OK, so RPA frees up time for creativity and development. Is that it?


Not in the slightest! There are many other benefits, including:

  • reducing process costs,
  • increasing the quality of processes and human error prevention,
  • accelerating processes,
  • scaling processes.

The last point is especially worth mentioning, as, from a robot’s perspective, it does not matter whether it processes 100 or 1000 transactions. A “regular” employee would mind that!

A piece of software can also easily access specific data upon request. For instance, if you run an insurance company, your bots can prepare reports based on information and pictures of car accidents sent by customers. It is that simple.

All right, let’s say I am not a geek. How do I decide if a process is a right candidate for automation?


Theoretically, processes that can be automated in each company include HR services, finance and accounting, supply chain, and IT services. In practice, each process requires a careful assessment in terms of robotization. It is best to start with a variety of options for further selection or elimination. On this step, you can use a catalog of business process automation projects to search for solutions by industry, field, or complexity. At Mindbox, we will be more than happy to assist you with that, so do not hesitate to contact us if you have any questions concerning RPA. However, here is a little guide:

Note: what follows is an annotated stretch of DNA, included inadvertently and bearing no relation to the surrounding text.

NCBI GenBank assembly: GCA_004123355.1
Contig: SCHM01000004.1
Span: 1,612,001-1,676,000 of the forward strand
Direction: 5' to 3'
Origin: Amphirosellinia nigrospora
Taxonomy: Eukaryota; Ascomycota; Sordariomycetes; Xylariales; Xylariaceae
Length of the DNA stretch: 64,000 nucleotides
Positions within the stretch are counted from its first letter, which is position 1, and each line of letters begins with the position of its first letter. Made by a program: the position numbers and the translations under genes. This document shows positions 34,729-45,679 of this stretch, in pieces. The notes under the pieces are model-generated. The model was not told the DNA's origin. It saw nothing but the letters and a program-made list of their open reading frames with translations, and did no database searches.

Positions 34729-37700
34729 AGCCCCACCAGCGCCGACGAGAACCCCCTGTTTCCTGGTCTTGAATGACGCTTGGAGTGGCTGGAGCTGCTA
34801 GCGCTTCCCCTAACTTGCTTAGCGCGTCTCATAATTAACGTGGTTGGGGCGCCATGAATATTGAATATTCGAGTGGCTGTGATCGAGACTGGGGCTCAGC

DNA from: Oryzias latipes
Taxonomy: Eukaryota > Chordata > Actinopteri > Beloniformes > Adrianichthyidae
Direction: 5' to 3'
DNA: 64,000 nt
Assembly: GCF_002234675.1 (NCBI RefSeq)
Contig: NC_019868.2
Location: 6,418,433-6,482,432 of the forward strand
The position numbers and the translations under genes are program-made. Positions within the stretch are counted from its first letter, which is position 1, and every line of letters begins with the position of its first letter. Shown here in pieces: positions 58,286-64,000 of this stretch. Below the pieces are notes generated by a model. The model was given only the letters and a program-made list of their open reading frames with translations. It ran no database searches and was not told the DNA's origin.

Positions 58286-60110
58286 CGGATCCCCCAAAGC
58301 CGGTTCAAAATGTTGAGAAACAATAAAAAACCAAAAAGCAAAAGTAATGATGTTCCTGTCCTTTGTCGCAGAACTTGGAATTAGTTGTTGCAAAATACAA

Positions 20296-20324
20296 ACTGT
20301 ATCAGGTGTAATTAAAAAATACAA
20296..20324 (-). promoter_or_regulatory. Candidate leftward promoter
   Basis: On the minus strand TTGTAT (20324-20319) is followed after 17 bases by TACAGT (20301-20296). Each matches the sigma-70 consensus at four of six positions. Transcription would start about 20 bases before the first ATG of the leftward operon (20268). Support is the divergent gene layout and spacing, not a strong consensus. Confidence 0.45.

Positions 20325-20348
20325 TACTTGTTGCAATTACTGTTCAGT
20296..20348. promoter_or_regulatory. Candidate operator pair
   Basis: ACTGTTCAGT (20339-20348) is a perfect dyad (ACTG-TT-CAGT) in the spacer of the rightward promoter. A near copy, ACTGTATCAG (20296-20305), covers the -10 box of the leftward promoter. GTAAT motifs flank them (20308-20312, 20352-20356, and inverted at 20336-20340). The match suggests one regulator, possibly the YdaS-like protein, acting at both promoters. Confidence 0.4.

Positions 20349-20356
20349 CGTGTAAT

• check for repetitiveness – you want to choose highly frequent, manual processes,
  • check for clear processing instructions – you need standardized and predictive rules (the more you know the process, the better),
  • check for high transaction volume (this goes for frequency as well),
  • check for maturity and stability (look out for well-documented and predictable processes),
  • avoid exceptions (choose activities with a low number of variations).

It is also a good idea to use this order while implementing automation:

  1. firstly, robotize the processes which offer high benefits and have a low level of complexity (the so-called quick wins),
  2. secondly, robotize the processes which offer low benefits and have a low level of complexity at the same time (the so-called low hanging fruits),